Credit: Rothery Sullivan

The rent crisis has left students feeling flat…

By Basilia Weir

A personal perspective on trying to find student accommodation in Glasgow.

It’s 10 past nine, and I’m enjoying my first coffee of the day. I hear my phone buzz – a notification from Rightmove. An email that reads, “Basilia, 2 new properties to rent in Kelvinbridge.” I take the bait and have a look at the properties available. The first is way out of my price range, the second is a little bit overpriced but, at this point, I’m desperate. I dial the number of the estate agent to inquire. Two seconds later, I’m saying “No worries. Have a nice day” with as much enthusiasm as someone whose Cheerios have been used as a urinal. 

Despite being added that morning, the flat’s viewing slots are already filled. Reluctantly, I give the agent my name and phone number “in case anyone cancels”. I know fine well that by 12 o’clock the next day the flat will be off the market.

I’ve been through about a month of this now, trying and failing every morning to find a flat. “Look outside of the West End and city centre!” people say. I’ve been rejected for just as many flats in the Southside and East End as I have anywhere else. And with every phone call that ends in the same low, tired “no worries”, I become less optimistic.

“I’ve been rejected for just as many flats in the Southside and East End as I have anywhere else.”

One time I phoned up and organised a viewing for the next week, and when I went back to check the listing to show my family later, the website said the let was already agreed. I thought I’d learn from this mistake and bypass the viewing stage next time. But, the next letting agent I called said that viewings are mandatory. She’d send me the online viewing link as soon as it was available, she promised. Three weeks later and I’m still waiting. 

Perhaps I’d be less frustrated if most of the properties were actually decent and liveable. But it’s tiny, dingy studios with Murphy beds that fold out into the kitchen and fridges too small to hold more than two days-worth of groceries that are getting snapped up in a heartbeat – for upwards of £600 a month! This just represents how exploitative the rental market is. There is demand for something that people cannot live without, to the point where landlords can charge exorbitant rates for unlivable conditions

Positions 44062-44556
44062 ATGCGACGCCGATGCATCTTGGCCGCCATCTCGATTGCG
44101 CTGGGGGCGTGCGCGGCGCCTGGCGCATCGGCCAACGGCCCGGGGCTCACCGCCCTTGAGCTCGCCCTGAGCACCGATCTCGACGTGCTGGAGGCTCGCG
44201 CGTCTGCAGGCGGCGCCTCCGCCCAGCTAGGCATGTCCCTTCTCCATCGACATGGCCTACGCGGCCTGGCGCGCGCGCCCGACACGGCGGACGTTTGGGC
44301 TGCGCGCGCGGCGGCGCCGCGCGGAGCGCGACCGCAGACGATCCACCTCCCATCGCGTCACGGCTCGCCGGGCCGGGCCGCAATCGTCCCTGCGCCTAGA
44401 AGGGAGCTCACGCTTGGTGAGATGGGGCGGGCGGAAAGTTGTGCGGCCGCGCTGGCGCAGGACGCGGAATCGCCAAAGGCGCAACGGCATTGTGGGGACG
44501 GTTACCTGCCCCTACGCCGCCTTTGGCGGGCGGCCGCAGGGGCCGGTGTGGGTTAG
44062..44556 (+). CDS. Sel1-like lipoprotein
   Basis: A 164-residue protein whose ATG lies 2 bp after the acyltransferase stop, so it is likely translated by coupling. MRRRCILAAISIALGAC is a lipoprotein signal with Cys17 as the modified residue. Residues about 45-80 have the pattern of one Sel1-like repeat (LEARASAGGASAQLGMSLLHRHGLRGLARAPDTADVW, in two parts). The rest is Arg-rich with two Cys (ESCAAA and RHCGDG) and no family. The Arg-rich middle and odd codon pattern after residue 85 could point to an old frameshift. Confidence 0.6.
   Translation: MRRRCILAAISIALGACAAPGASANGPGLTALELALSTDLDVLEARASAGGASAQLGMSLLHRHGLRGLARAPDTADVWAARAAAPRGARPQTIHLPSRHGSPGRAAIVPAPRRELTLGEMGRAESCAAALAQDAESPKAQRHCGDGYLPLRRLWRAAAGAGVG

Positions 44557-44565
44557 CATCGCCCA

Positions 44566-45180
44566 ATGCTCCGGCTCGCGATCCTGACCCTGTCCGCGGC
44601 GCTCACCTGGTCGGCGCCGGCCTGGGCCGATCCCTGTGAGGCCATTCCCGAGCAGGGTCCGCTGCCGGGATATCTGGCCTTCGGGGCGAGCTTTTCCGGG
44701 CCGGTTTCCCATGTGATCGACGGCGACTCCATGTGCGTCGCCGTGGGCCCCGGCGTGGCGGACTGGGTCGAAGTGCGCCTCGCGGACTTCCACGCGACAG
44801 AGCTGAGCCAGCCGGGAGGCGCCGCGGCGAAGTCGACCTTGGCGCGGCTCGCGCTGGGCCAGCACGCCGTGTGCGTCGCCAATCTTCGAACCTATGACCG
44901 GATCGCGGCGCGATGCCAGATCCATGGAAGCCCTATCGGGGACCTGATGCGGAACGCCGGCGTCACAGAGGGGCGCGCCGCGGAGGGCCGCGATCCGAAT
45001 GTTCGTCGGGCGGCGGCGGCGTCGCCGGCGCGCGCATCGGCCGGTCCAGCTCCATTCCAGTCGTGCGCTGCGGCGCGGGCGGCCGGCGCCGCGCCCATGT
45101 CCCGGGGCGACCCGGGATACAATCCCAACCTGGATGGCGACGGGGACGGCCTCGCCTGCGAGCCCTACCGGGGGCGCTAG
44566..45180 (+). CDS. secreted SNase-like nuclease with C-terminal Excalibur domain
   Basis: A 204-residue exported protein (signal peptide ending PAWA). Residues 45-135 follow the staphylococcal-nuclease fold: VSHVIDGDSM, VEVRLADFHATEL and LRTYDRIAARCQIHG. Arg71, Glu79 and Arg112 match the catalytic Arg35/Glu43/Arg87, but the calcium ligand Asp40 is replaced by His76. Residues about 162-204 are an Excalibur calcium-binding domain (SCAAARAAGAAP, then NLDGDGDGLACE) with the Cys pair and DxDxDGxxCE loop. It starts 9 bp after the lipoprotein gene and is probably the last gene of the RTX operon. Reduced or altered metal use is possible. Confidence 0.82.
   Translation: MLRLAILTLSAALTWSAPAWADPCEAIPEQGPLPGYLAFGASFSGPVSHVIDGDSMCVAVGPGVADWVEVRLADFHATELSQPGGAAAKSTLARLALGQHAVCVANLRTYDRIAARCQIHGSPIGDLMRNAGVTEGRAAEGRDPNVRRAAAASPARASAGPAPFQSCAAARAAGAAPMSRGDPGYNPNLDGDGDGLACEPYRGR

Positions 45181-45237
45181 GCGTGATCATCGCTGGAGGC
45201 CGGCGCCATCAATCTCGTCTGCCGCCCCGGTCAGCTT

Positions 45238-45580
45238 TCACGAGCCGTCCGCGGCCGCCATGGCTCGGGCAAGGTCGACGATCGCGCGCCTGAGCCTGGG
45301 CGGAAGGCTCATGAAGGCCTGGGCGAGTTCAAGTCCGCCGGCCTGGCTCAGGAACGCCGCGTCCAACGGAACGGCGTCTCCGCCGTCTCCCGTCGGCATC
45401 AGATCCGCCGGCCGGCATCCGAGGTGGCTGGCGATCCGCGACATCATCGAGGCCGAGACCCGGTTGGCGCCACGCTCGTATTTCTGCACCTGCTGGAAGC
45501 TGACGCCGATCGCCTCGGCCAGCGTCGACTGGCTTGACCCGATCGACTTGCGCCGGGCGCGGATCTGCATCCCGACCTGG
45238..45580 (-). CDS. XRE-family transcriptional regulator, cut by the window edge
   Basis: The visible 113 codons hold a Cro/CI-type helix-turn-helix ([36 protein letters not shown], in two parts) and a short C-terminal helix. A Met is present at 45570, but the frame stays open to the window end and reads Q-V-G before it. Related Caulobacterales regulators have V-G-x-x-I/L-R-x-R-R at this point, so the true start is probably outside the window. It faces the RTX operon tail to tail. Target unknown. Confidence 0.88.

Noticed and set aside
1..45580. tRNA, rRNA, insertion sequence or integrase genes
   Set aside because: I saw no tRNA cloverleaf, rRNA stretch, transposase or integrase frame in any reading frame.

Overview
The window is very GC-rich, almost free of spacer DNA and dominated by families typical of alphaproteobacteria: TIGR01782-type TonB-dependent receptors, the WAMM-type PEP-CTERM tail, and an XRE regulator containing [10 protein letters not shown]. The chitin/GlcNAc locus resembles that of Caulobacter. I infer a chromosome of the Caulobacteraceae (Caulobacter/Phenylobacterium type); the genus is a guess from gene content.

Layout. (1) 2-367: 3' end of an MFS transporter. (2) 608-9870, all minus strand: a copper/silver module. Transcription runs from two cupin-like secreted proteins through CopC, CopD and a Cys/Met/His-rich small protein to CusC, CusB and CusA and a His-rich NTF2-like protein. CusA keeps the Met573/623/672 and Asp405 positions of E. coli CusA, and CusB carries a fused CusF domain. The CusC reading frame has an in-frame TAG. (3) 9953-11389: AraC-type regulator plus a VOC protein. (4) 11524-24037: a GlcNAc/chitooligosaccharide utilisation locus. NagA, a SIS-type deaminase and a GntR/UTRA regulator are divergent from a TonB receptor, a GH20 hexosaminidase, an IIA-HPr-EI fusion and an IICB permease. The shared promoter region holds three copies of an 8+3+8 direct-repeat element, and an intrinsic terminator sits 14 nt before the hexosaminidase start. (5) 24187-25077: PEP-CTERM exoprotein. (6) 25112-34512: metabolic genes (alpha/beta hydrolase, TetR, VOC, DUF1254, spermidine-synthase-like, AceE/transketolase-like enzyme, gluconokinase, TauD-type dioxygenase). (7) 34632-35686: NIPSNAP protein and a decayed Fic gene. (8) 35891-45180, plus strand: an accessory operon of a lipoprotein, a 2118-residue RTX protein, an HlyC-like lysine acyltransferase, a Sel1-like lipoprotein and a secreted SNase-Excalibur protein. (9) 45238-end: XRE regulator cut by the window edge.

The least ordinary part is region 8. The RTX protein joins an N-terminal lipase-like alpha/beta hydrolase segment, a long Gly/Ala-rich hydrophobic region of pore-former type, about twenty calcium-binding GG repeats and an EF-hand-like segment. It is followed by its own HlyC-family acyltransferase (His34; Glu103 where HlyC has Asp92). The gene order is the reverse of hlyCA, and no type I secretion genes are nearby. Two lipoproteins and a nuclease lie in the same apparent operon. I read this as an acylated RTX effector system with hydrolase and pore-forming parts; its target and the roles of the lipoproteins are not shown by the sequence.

“Perhaps I’d be less frustrated if most of the properties were actually decent and liveable…”

I’m not sure who I blame. I blame neoliberalism. I blame the lack of rent controls that currently exist in Scotland. I blame landlords, especially those exploiting this situation or the upcoming COP26 to make some extra cash. I blame the uni, too – mainly for how it has treated freshers and international students. They’re brushing off this housing crisis and providing its usual minimal amount of support.

Housing is a human right, and this current situation shows just how much that human right can be exploited. I’m lucky enough to live in Ayrshire and commute when I need to, but a lot of students don’t have that privilege. They either get taken advantage of by landlords, or spend another year learning online, in isolation from student life. It all comes with a mental toll, too. For me it’s the constant rejection and wasted time, spending hours every week flat hunting instead of studying. For others, it might be the prospect of continued isolation that weighs them down.

Here’s hoping that in a few months, I’ll be writing articles from a nice wee, terribly overpriced, flat in Glasgow. Can’t say I’m optimistic. 


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